While raising the flag this morning under bright sunshine and a snapping southwest breeze, I was visited by Bill Walker, a summer resident on Lieutenant Island and member in good standing of the Paludal Posse. Last year, he and his wife Florence found a female nesting in their driveway — a good 1/4 mile uphill trek from the nearest marsh. That protected nest yielded a dozen perfect hatchlings in the fall.
Terrapin Hatchling Over-Wintered in Bill Walker’s Basement
Today Bill had another story to tell. Just back for the summer, he was cleaning the basement and swept up a “stone” that decided to start moving when it felt the broom. He picked up a 2.66-centimeter, 5-gram diamondback terrapin. Examining the walk-in basement from the outside, I found a small space under its wooden doors through which a baby turtle could wander.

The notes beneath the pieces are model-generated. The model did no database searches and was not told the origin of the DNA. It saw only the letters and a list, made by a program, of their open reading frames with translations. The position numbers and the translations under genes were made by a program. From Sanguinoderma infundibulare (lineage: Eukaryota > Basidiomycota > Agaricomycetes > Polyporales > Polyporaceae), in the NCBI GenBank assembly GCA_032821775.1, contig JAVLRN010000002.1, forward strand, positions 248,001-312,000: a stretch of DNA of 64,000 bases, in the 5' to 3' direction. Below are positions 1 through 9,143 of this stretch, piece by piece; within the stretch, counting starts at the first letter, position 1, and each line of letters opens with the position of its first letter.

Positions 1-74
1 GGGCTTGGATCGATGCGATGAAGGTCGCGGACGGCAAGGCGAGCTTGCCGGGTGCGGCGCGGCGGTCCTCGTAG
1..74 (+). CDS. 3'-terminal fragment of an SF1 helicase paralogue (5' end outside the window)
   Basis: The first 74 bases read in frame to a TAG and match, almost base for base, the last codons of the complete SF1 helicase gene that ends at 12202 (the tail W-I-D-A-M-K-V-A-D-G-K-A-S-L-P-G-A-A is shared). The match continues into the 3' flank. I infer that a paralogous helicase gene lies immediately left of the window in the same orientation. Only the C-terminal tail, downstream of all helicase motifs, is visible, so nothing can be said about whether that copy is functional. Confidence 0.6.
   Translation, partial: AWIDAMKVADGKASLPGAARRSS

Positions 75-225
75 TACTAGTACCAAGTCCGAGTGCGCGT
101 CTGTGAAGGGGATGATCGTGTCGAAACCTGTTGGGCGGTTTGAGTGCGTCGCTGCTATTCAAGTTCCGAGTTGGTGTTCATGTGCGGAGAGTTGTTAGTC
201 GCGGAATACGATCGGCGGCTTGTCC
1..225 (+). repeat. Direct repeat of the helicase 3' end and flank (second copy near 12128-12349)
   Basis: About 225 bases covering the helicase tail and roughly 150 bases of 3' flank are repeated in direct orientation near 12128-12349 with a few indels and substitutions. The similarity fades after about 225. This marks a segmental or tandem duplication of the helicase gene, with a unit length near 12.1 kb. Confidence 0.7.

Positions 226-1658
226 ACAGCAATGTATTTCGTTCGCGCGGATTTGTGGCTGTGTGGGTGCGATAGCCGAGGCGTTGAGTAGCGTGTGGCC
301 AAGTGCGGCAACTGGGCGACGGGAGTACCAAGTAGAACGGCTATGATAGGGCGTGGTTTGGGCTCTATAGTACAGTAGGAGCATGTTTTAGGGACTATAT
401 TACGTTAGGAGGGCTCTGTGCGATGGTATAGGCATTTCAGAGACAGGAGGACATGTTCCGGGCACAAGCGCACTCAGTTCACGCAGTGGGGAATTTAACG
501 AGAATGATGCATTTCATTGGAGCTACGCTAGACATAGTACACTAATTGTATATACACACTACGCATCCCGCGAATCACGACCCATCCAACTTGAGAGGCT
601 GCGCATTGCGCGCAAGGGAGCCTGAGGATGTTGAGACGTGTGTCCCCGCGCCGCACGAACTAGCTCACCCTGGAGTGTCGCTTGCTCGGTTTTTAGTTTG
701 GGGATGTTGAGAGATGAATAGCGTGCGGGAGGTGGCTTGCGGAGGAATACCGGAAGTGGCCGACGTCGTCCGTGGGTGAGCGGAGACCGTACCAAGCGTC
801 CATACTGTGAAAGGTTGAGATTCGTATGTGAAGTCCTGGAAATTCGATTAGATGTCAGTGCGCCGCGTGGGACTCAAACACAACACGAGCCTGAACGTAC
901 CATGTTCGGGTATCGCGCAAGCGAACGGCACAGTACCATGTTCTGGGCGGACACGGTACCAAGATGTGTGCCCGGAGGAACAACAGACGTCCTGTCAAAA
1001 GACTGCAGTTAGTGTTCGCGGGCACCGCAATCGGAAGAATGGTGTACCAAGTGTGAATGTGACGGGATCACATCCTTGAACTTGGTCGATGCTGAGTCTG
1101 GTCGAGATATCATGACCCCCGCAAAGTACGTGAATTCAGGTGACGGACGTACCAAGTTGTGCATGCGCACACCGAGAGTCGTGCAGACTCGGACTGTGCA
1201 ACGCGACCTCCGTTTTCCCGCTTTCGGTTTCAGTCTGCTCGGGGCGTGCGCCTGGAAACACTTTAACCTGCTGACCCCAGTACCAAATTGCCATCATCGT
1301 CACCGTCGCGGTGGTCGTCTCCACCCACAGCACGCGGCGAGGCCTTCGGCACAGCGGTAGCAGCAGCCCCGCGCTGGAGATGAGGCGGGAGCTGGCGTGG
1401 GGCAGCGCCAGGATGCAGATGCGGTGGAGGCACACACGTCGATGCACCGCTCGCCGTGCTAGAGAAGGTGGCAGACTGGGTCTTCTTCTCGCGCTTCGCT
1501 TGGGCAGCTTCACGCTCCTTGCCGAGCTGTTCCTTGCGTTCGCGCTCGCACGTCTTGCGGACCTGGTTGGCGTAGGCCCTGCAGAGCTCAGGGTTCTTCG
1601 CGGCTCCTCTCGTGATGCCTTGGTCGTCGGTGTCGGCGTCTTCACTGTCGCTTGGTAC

Diamondback Terrapin Hatchling with Beautiful Gray Eyes
This foundling was a long, long way from safety in the marsh. And thanks to the Walkers, she’ll now have a chance to make it in the wild. Quite an attractive critter, she had unusually light gray eyes around a dark pupil.
Diamondback Terrapin #1075 with Large Male Tail
In Blackfish Creek this morning, we found terrible visibility caused by several days of southwest winds and thunderstorms churning up the bottom. We also found a mature male turtle (#1075) seen for the first time. He measured a little over 12 centimeters and hit the scales at 282 grams. Turtle 1075 sported a stylish Poirot-esque mustache, was still heavily caked in mud, showed pocks and minor scarring of his plastron, and a hard sore on the underside of his right rear limb.
Kids Help Release Terrapin #1075 into Blackfish Creek
The highlight of the day, though, was a chance to indoctrinate some new recruits for the Paludal Posse. Joe, Kira, and James happened to be visiting the island from the mainland with their parents, saw our research activity, and had the good sense to join in the fun.